Premier Jason Kenney is offering to help his B.C. counterpart with the high price of gasoline in that province’s Lower Mainland.
As he announced his government has proclaimed Bill 12, better known as the turn-off-the-taps legislation, Kenney suggested the additional pipeline capacity from the Trans Mountain expansion would pay dividends for Alberta and for British Columbians.
“Eight hundred thousand barrels per day will mean that we can increase shipments of refined products to the Lower Mainland. That will reduce gas prices for Vancouverites,” said Kenney.
An official with a retail petroleum consultancy said additional pipeline capacity could help ease the gas price situation in B.C., but not for at least a couple of years.
Jason Parent, who is the managing director with Kent Group Limited, also said there are no guarantees the additional capacity will mean more refined product will move westward.
Alberta is keen to see more product from its northern oilsands reach tidewater.
How much diluted bitumen and how much refined product makes it through the expanded pipeline isn’t known yet.
“There’s no guarantee that the expansion of the Trans Mountain, that there’d be additional space for refined products,” said Parent.
New pipeline will carry different products
Shippers will indicate their interest in sending products down the pipeline but if it’s oversubscribed, he said the capacity will be divvied up based on a proportional basis.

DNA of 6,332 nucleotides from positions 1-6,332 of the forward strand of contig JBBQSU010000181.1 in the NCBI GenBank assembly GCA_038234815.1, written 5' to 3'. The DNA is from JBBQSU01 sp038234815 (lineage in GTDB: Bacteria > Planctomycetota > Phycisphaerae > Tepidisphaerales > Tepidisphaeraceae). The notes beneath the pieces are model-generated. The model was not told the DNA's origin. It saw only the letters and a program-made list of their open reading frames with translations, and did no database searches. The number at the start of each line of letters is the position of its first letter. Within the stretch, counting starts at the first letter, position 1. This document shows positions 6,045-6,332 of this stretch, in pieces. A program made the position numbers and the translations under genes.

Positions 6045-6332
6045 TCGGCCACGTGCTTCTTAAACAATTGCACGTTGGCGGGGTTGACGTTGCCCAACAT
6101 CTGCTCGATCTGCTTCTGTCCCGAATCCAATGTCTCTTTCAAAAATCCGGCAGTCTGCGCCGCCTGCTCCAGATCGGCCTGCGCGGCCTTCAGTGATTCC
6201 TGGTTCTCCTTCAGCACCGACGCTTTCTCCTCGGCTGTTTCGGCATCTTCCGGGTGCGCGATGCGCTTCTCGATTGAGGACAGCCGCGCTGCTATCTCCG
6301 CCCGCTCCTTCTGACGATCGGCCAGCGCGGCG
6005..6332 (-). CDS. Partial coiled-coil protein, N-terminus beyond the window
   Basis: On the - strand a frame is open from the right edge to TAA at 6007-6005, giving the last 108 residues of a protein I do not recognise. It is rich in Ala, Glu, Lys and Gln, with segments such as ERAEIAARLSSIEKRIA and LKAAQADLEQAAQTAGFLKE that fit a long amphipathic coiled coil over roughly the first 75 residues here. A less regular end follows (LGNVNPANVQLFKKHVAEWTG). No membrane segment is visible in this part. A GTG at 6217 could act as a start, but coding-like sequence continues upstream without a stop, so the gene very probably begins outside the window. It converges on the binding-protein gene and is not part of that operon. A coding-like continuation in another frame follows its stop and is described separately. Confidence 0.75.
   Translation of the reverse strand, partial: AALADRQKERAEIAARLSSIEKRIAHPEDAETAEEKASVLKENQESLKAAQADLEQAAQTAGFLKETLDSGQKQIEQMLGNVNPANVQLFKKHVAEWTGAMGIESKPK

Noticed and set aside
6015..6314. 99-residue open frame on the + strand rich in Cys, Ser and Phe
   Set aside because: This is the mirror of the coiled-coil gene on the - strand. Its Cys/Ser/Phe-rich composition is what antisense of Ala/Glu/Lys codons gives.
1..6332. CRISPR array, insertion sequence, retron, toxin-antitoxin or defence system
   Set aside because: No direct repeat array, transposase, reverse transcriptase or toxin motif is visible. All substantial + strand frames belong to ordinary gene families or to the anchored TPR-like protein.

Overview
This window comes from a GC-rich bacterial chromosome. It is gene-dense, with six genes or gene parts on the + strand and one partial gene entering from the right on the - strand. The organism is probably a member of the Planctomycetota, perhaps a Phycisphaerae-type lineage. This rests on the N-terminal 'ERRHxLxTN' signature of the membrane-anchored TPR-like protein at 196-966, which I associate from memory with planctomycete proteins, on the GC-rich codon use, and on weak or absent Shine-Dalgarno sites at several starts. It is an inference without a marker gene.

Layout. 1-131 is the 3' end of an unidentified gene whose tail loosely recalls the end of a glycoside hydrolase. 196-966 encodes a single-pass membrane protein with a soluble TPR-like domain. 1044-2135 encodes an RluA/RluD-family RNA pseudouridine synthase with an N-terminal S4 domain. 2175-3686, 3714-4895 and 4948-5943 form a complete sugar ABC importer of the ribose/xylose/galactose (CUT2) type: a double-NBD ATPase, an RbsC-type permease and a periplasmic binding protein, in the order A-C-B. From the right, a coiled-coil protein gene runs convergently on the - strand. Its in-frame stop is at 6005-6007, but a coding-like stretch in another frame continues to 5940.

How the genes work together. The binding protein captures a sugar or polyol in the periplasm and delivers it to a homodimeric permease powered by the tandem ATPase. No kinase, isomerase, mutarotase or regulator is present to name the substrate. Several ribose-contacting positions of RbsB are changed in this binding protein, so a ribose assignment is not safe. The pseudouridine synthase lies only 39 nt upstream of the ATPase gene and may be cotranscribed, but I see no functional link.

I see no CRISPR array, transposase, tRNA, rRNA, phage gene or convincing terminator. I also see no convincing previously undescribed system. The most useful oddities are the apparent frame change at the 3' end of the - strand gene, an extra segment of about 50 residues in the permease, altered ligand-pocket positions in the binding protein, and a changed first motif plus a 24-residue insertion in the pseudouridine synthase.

“If a whole bunch of people nominate for space and it’s all crude as opposed to refined product, that may not necessarily increase the space for refined product on the line,” said Parent.
He points out that even if construction on the pipeline expansion were to start soon, it couldn’t make a difference to the high gasoline prices B.C. drivers are facing today. He expects it will take a couple of years.
Parent said the high prices currently being seen at some B.C. gas stations is due to a combination of factors.
He calls it a perfect storm right now. There isn’t enough refining capacity in B.C. to meet demand.
That means more refined product needs to be brought in from Alberta. Normally that would come through the Trans Mountain pipeline but it is fully subscribed.
So that requires more gasoline from U.S. refineries and costs have gone up due to maintenance work at some of those facilities.
Add in higher taxes in B.C. and Parent said that means prices have gone up more in B.C. than in other parts of Canada.
B.C. relies heavily on Alberta
According to the B.C. government, 55 per cent of the province’s gasoline and 71 per cent of its diesel is imported from Alberta pipelines. The majority of that product is moved through the Trans Mountain pipeline.
That pipeline also carries crude oil to the Parkland refinery in Burnaby, B.C., which uses that feedstock to product refined fuels.
The Parkland refinery, which has a daily capacity of 55,000 barrels of oil per day, accounts for 82 per cent of B.C.’s refining capacity.
Due to an inability to access enough crude oil, the Parkland facility is operating at 80 per cent of its normal capacity.
As soon as the Kenney government proclaimed Bill 12 soon after being sworn into office, the B.C. government announced it will challenge the legislation in court.
Kenney said he has no intention of actually reducing oil shipments at this time to B.C. or any other part of Canada.